Cost Averaging- A strategy you should use carefully.


You buy 500 shares at Rs 50 per share, but the stock drops to Rs 40 per share. You then buy another 1000 shares at Rs 40 per share, which lowers your average price to Rs 43.33 per share. The idea is to invest more at lower levels and try to bring down your purchase price almost near to the market price so that in the next minor upward movement, you can sell off the stock at a profit.

But before doing that , we need to think about the angle from which you have invested money.Have you invested money in a ‘business’ or is it just another ‘sizzling hot stock’ in the block? The distinction is important.


If you are investing in a ‘Hot stock’ , you look for buy and sell signals based on a number of indicators. Your goal is to make money on the trade and you have no real interest in the underlying company other than how it might be affected by market, news or economic changes. Once the stock price reaches your expectations –you sell it off and book profits. Averaging is not a good technique when investing in a stock (as opposed to a company) it is always better to cut your losses at 5%. When the stock drops that much, sell and move on to the next deal. In the above example you may sell off the shares at Rs 47.5


If you are investing in a business (as opposed to a stock), you have done your homework and know what’s going on within the firm and its industry. You should know if a drop in the stock’s price is temporary or sign of trouble.

If you truly believe in the business,you should look out for opportunities to average down the cost of investments by buying more shares when ever there is a temporary fall in the price.That way, you can increase your holdings in the company and bring down the cost per share. Accumulating more stock at a lower price makes sense if you plan to hold it for a long period.

This is not a strategy you should employ lightly. If there is a heavy volume of selling against the company, you may want to ask yourself if they know something you don’t. The “they” in this case will almost certainly be mutual funds and institutional investors.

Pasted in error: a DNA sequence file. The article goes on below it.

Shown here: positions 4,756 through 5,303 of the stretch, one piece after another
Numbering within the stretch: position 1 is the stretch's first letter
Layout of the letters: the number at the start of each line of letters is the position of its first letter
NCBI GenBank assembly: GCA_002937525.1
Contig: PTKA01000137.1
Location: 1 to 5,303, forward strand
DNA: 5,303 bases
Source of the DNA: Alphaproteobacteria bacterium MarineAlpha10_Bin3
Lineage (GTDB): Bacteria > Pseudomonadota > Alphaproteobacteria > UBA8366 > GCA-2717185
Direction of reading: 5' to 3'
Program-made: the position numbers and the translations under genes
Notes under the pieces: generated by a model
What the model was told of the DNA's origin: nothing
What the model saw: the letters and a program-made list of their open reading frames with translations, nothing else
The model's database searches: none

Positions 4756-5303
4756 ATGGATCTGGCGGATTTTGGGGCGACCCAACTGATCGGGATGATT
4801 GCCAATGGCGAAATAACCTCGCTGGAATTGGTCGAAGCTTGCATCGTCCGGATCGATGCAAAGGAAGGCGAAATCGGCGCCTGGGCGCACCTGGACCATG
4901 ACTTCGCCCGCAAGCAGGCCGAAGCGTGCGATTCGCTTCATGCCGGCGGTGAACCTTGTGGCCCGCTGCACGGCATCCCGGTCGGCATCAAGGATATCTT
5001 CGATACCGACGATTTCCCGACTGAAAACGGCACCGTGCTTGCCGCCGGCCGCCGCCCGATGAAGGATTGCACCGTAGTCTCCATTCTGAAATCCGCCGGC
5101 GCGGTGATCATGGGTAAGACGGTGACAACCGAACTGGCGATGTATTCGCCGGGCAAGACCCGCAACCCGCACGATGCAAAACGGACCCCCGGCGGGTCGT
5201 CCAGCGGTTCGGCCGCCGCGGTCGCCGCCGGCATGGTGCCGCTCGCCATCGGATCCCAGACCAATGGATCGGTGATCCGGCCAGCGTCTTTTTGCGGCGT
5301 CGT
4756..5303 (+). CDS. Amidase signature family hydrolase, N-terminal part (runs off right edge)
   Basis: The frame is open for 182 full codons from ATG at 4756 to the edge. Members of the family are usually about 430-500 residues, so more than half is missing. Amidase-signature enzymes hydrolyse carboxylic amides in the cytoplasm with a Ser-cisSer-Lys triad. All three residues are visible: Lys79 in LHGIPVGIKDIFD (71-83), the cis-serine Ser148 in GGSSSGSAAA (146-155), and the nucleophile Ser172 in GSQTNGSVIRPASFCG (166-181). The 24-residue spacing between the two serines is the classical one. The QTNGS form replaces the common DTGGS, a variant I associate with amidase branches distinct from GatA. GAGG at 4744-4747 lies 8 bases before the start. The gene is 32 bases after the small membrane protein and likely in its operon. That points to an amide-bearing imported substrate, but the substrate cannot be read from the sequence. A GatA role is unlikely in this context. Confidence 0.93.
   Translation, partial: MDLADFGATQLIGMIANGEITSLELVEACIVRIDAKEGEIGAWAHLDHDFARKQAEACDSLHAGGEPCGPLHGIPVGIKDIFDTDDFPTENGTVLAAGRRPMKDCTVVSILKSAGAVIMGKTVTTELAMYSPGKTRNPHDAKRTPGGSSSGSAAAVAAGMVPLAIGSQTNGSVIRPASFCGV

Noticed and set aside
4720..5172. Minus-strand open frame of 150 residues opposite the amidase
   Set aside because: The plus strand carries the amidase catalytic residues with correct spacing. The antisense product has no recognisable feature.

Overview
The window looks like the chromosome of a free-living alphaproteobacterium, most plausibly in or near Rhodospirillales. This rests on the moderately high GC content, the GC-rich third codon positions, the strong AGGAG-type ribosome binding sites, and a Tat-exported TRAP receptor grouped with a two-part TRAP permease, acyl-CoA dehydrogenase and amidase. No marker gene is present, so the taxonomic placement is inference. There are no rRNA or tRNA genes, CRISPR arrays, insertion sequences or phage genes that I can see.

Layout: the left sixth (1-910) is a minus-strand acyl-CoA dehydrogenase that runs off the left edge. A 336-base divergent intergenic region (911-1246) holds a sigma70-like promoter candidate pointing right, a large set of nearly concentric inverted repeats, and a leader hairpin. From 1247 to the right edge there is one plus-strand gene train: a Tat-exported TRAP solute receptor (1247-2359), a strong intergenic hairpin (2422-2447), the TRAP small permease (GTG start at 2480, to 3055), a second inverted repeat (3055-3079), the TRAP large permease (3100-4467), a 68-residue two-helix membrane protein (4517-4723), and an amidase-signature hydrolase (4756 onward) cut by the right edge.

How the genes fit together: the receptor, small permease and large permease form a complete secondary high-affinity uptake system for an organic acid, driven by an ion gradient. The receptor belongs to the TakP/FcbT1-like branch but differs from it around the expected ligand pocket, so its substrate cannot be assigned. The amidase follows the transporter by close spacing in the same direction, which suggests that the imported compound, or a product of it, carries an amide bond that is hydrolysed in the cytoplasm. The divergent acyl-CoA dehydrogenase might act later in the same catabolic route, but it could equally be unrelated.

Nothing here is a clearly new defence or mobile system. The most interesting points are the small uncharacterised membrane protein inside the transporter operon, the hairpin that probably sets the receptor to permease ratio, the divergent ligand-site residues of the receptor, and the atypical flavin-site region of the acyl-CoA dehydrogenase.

The risks associated with using cost averaging investment strategy is when the stock you purchased never goes up. You keep buying more shares at lower levels sinking more money into a stock that can never go up. So you have to do your home work before deciding upon a list of ‘businesses’ you’re going to invest in and employ the cost averaging strategy. For example- there are certain industries where India as a country’s competitive advantage is so strong that buying the shares of companies in that industry on declines is always a good strategy, examples being Pharmaceuticals & Technology.


The advantage is that it helps to bring down the average cost substantially. The break even price is low and gains are made more easily. This remains true even if the initial entry price is not reached again.

For example the investor initially opens with 100 shares at Rs 50. The price drops to Rs 40. Then a further 200 shares are bought at Rs 40. So the average cost comes down to Rs 43.33 I.e. the stock doesn’t need to return to the original Rs 50 to breakeven. Consider then, if the uptrend takes off and the price breaks through to Rs 55. As then the risk pays off as the return is Rs 3,500 as opposed to the Rs 500 it would have been without averaging down.


  • Try to average down on those blue chips. These stocks are comparatively safer than those mid-caps and small caps.
  • Never use this technique on small caps.
  • Before averaging down, always re-evaluate the fundamentals
  • Try to understand why the stock price has come down.


If you’re investing stocks, averaging down probably doesn’t make any sense. Take a small loss before it becomes a big loss and move on to the next trade.In the above example –you suffer a small loss of Rs 1250 /- and go into the next deal.

If you invest in businesses, averaging down may make sense if you want to accumulate more shares and are convinced the company is fundamentally sound.

You may like these posts:

  1. Initial wealth building strategies – 3
  2. Balancing your investments.
  3. Understanding Average True Range.

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